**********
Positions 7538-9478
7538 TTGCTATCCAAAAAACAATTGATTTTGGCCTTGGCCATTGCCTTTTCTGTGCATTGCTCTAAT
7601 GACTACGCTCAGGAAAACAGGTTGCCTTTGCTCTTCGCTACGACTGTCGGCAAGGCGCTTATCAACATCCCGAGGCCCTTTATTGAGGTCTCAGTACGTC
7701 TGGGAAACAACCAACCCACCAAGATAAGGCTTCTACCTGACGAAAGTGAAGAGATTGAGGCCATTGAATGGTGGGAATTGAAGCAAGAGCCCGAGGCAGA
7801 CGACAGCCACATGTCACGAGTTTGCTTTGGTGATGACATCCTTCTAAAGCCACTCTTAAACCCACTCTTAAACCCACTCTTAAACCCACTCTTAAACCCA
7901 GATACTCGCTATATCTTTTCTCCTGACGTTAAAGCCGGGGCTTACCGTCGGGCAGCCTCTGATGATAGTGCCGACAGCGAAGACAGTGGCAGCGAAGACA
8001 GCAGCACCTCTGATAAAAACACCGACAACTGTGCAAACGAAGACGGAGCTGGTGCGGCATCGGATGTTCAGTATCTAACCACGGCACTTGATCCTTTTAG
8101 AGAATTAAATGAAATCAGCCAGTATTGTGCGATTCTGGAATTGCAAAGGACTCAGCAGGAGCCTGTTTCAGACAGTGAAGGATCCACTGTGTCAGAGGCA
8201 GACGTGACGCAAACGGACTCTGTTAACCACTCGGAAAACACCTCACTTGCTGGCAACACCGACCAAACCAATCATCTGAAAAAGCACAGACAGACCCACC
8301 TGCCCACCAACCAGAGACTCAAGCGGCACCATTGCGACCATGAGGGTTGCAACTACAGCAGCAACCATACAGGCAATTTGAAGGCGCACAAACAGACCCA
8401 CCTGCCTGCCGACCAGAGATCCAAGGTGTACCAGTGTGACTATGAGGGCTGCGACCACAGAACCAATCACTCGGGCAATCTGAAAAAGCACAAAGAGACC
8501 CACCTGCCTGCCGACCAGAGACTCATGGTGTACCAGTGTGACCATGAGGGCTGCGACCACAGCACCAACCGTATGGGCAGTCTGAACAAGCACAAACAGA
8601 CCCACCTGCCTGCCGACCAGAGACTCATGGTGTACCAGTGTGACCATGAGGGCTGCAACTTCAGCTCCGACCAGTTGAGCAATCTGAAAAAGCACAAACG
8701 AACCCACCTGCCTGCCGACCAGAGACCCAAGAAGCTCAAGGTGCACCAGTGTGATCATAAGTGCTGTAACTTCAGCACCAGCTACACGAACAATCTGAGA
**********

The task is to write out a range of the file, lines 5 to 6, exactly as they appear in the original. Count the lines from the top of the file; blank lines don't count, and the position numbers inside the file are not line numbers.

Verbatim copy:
7801 CGACAGCCACATGTCACGAGTTTGCTTTGGTGATGACATCCTTCTAAAGCCACTCTTAAACCCACTCTTAAACCCACTCTTAAACCCACTCTTAAACCCA
7901 GATACTCGCTATATCTTTTCTCCTGACGTTAAAGCCGGGGCTTACCGTCGGGCAGCCTCTGATGATAGTGCCGACAGCGAAGACAGTGGCAGCGAAGACA